I’ve had my Kindle now for about a month. I got one because:
1) I’m a writer and see a future in ebooks, especially for the Kindle.
2) I’m a reader and see no future in my towers-of-paperbacks (mostly romance) around the house.
3) It’s so nifty! And only $139! And you can read all the fun sexy stuff you want and none of the other parents at your kids’ soccer game will know what you’re reading!
4) None of the other parents at your kids’ soccer game will know what you’re reading!
I’m not an early adopter, by any means. I barely use a cell phone. However, I read massive amounts of fiction–lately, romance–and I loathe having people know what I’m reading. Have you seen the covers on a historical romance novel? I’m relatively new to the romance genre (past 5 years) and haven’t developed my thick skin yet about pink satin breasts popping out between my fingers. If you can imagine that. There you are, sitting on the bleachers watching gymnastics class (see, I get around) and you have seen your little darling hop on the trampoline about seven thousand times already over the past three years and so… you grab a moment for yourself. You unzip your purse, pull out the newest Lisa Kleypas or Eloisa James or Sherry Thomas that you can’t stop reading until it is done done done, because the characters are charming and brilliant and hilarious, and the writing is charming and brilliant and hilarious–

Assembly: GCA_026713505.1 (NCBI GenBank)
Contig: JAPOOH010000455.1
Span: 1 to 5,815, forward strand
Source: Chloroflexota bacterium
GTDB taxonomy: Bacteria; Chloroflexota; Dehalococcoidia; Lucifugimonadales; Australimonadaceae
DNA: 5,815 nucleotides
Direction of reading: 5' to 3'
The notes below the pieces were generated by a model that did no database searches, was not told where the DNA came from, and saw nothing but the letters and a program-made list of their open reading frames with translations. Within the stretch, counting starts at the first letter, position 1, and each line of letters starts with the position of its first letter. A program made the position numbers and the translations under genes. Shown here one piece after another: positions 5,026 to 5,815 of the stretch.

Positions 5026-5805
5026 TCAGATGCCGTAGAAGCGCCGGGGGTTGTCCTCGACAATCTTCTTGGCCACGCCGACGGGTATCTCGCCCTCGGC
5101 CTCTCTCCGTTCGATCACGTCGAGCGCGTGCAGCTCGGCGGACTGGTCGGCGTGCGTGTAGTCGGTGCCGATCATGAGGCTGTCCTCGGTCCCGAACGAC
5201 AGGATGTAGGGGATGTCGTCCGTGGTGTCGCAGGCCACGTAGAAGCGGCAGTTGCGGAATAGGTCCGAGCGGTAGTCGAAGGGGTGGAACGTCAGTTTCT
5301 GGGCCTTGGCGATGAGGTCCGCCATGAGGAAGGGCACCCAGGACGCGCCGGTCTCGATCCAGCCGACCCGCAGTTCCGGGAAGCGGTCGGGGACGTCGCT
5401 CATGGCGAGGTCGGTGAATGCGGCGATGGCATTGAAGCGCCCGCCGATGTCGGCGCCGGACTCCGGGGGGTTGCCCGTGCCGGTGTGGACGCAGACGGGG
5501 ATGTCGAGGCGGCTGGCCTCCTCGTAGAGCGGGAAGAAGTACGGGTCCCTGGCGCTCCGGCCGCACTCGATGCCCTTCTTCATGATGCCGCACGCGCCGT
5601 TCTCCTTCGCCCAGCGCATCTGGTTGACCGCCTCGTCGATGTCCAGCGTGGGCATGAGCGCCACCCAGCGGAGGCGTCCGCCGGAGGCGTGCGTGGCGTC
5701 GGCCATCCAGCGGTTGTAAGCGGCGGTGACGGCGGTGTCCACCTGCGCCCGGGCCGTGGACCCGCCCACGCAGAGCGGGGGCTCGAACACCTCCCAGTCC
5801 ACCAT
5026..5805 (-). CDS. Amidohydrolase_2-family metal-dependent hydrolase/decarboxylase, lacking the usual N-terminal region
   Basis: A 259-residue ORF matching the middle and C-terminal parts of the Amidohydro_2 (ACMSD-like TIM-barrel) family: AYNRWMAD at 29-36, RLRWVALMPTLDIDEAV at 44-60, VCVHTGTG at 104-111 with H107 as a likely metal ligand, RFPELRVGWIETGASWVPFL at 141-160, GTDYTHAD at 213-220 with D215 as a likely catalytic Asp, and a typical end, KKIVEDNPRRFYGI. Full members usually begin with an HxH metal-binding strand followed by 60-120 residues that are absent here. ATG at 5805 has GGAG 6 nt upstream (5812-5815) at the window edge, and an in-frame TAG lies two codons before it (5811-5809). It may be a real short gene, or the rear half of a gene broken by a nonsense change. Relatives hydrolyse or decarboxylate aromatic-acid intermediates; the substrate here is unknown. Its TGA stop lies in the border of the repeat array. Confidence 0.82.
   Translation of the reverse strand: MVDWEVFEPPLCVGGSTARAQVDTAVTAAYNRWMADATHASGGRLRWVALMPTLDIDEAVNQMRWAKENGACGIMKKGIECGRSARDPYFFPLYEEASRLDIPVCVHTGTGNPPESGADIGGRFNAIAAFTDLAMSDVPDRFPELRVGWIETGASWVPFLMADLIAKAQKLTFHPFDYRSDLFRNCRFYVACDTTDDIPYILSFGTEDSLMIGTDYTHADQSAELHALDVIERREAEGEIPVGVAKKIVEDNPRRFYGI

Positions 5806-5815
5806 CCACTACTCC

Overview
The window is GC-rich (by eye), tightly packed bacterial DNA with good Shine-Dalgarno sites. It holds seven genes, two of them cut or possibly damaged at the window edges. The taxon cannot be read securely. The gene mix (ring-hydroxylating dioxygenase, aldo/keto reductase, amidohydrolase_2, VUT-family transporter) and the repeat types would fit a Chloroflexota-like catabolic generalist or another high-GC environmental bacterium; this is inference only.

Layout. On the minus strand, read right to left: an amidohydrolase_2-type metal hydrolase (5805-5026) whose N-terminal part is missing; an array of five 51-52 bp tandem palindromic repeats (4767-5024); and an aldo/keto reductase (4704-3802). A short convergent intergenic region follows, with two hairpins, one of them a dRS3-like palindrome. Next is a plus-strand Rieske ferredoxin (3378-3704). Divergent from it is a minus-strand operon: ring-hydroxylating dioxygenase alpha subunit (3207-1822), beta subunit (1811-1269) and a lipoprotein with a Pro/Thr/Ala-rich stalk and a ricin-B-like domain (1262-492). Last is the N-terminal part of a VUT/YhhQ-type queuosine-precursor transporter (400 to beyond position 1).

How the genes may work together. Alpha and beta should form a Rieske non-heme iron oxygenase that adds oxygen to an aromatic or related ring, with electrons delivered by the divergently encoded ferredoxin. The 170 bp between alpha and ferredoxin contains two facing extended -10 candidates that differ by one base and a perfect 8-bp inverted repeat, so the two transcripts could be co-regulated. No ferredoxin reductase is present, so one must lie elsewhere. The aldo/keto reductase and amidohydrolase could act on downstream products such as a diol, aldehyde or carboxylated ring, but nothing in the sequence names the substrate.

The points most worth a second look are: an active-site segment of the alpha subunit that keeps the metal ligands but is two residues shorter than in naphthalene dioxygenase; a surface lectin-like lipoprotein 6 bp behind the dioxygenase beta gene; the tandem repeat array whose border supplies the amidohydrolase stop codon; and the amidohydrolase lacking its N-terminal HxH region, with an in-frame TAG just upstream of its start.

And then some woman you know from the school, maybe another parent, maybe a teacher, smiles and sits down next to you with her hardcover of Freedom under her arm and glances down at your pastel paperback…
So, I’m weak. I admit it. This is not a scenario to which I am immune. There are brave women out there (at Smart Bitches, Trashy Books, for instance) who shrug it off. They’re over it. They’re out and proud.
Well, I’m getting there, but in the meantime, I’ve got my Kindle, and I don’t think I’m the only one who appreciates the privacy. I think there’s a whole world out there of Incognito Romance Fiction Readers–often at children’s sporting events–who yearn for just this state of self-indulgent bliss.
Now if those publishers would learn to price their ebooks at something reasonable, I just might buy them. Indie writers (Joe Konrath at the helm) are showing what huge sales are to be made with reasonable prices. I think I’m pretty typical that I’ll buy an ebook under $5, but only paper above that.
Since most publishers are still pricing new mass market releases around $7.99, I’d better work on that thick skin.
Here’s hoping they figure out how many of us are here waiting for cheaper ebooks…before our kids go to college.